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Adele’s ‘25’ hit the stratosphere in 2015, eclipsing news of music streaming gains

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By Randy Lewis

Los Angeles Times

(TNS)

The story of the year in the music industry should have been music streaming, as consumers almost doubled their use of streaming services in 2015.

But then along came Adele.

Just six weeks before the curtain fell on a year in which audio and video streaming increased 93 percent, the British queen of heartbreak released “25,” an album that was withheld from on-demand services and, nevertheless, shattered sales records.

Those are the two main findings of year-end figures released this week by Nielsen Music, the company that tracks consumers’ spending and listening habits.

“We were awed by Adele’s record-crushing ‘25,’” said Erin Crawford, Nielsen’s senior vice president of entertainment and general manager of music, in her overview of the company’s report.

Among the milestones that “25” registered:

— First week sales of 3.34 million copies, almost 40 percent higher than the longtime record holder, ‘NSync’s “No Strings Attached,” which sold 2.41 million copies during its first week of release in 2000.

— Sales of “25” constituted 41 percent of all albums sold during that week.

— In just six weeks, “25” has sold 7.44 million copies and is the only album in the Nielsen era dating to 1991 to sell more than a million copies in three separate weeks.

— It also gave Adele her third year with the top-selling album of the year. Her sophomore album, “21,” led the pack in 2011 and 2012.

Otherwise, music streaming is where the industry saw its greatest gains, as audio streams increased 83 percent during the year, from 79.1 billion in 2014 to 144.9 billion last year, and video streams jumped even more, 102 percent from 85.4 billion two years ago to 172.4 billion in 2015.

Yet current hits were not what consumers were streaming the most. Catalog songs — defined as those released at least 18 months earlier, constituted 70 percent of streamed music.

A small but noteworthy area of growth continued to be vinyl albums, which have grown increasingly popular over the last decade.

Last year vinyl sales hit 12 million units, a 30 percent increase over sales of 9.2 million vinyl albums a year earlier. That’s still a drop in the bucket compared with total album sales of 241 million, which combines CDs, cassettes, vinyl and digital albums during the year. But it’s the only format outside of streaming that showed growth. CD sales were down 11 percent, and digital album sales were off just under 3 percent over the previous year.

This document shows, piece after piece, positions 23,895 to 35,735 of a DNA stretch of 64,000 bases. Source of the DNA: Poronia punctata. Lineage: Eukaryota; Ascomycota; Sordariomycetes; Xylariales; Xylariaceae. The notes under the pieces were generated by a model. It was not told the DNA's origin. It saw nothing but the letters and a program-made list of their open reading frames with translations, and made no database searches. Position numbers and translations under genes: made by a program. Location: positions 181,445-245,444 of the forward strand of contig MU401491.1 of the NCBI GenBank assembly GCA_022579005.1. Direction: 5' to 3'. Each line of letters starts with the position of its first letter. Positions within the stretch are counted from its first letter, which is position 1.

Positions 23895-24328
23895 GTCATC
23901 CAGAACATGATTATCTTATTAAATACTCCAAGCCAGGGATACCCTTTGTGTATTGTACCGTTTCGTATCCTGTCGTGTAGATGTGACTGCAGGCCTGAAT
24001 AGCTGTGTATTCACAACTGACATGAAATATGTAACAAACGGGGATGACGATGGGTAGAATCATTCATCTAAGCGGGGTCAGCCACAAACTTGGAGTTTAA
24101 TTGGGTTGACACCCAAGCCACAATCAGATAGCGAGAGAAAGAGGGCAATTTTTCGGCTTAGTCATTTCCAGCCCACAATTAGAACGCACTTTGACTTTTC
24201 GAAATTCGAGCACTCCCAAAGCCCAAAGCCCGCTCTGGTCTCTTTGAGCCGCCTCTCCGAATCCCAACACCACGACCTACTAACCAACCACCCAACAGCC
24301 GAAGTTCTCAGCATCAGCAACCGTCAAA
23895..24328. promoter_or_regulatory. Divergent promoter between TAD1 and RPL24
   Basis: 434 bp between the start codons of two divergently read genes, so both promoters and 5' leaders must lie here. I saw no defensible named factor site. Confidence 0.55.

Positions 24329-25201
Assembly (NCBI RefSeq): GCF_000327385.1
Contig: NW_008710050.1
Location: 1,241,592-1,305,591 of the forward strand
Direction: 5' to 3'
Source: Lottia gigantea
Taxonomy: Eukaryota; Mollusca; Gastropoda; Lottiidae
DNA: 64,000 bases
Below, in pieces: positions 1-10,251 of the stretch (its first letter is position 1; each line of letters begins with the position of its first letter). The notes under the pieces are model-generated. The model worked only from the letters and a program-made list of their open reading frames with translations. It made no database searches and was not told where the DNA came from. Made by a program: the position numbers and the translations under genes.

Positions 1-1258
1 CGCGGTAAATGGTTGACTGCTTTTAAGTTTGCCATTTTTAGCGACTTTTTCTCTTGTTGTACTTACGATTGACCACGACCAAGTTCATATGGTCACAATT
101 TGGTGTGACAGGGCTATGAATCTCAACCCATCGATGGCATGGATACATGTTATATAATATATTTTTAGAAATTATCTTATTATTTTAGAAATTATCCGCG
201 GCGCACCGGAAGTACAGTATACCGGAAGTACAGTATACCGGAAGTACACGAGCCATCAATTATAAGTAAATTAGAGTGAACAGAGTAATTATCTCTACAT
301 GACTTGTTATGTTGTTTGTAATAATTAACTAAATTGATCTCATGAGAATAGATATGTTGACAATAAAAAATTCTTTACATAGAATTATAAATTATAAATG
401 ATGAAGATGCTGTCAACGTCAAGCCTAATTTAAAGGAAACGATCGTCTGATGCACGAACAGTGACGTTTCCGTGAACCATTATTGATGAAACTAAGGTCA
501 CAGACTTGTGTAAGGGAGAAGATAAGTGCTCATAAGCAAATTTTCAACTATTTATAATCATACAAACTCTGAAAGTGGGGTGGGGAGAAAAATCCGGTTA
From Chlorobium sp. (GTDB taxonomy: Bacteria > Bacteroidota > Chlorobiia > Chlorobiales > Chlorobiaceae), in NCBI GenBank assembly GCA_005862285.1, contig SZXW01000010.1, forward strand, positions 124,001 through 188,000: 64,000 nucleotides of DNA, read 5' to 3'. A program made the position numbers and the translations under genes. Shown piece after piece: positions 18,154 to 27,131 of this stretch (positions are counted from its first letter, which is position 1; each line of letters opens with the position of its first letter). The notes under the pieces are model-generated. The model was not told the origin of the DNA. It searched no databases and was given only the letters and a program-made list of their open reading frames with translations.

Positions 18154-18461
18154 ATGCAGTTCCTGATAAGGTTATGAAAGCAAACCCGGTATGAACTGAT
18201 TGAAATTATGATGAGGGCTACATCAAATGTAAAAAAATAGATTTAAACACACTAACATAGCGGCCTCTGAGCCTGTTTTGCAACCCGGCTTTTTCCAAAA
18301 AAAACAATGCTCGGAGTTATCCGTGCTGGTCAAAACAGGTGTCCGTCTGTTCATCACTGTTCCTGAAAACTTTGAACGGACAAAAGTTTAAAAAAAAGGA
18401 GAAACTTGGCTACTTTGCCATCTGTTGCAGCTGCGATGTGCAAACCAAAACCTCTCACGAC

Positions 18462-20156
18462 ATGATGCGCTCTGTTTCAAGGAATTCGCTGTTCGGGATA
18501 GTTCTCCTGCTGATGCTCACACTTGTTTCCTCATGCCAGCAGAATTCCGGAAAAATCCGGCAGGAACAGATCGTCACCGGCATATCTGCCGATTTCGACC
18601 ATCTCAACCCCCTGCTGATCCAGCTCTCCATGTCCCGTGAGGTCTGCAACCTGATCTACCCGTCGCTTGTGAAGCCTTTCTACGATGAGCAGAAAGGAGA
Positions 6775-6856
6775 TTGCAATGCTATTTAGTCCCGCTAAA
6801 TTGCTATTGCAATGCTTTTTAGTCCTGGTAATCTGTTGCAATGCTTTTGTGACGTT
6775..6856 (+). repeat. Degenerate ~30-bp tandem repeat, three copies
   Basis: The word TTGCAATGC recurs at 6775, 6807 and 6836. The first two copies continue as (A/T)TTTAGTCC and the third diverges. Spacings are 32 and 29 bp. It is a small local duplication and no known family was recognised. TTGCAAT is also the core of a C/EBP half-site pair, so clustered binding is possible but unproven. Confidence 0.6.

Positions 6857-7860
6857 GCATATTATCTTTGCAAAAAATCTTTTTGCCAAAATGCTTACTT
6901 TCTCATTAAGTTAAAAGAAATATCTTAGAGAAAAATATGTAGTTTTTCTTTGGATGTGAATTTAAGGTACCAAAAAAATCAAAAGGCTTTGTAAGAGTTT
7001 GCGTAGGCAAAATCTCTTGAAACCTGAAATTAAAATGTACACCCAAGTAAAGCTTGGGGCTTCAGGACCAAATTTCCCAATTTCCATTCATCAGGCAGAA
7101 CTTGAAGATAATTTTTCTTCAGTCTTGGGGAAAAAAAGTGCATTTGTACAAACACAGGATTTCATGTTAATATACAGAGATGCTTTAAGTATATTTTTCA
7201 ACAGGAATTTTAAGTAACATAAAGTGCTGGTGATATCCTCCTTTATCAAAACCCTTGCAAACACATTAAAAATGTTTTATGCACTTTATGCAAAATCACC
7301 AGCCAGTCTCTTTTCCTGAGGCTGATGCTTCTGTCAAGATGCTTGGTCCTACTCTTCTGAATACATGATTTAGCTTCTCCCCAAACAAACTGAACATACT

The move to streaming is also reflected in a drop in digital track sales, which dipped 12.5 percent from 1.1 billion in 2014 to 965 million last year.

However, when all digital music consumption was combined, Nielsen showed an overall increase of 26 percent in 2015. That pools the number of digital albums sold, track-equivalent album sales (whereby sales of 10 individual tracks from an album are credited as one album sold) and streaming-equivalent album sales (with 1,500 streams being counted as a single album sold).

That composite measure showed 411.3 million albums consumed in 2015, up from 326.4 million in 2014.

But again, older albums outnumbered current releases, which constituted a flip from a year earlier. Current albums sold 118.5 million units in 2015, while catalog albums surpassed them with 122.8 million units. In 2014, current albums outsold catalog albums 130.5 million to 126.5 million.

Only in the shrinking sub-category of digital album sales did current releases outsell catalog items: 52.5 million current albums to 50.9 million catalog sales.

By genre, Nielsen’s report places rock at the top of the heap in total music consumption, with 24.5 percent, over R&B and hip-hop (18.2 percent), pop (15.7 percent) and country (8.5 percent). All other genres — classical, dance/EDM, jazz, Latin, holiday/seasonal, Christian/gospel and children’s music — had market shares of under 5 percent each.

Here are the Top 10 albums of 2015, combining albums and song sales and on-demand audio streams:

1. Adele’s “25” (8 million)

2. Taylor Swift’s “1989” (3.1 million)

3. Justin Bieber’s “Purpose” (2.22 million)

4. Ed Sheeran’s “X” (2.2 million)

5. The Weeknd’s “Beauty Behind the Madness” (2 million)

6. Drake’s “If You’re Reading This, It’s Too Late” (1.9 million)

7. Meghan Trainor’s “Title” (1.8 million)

8. Sam Smith’s “In the Lonely Hour” (1.7 million)

9. Sam Hunt’s “Montevallo” (1.4 million)

10. Fetty Wap’s “Fetty Wap” (1.3 million)

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Adele’s ‘25’ hit the stratosphere in 2015, eclipsing news of music streaming gains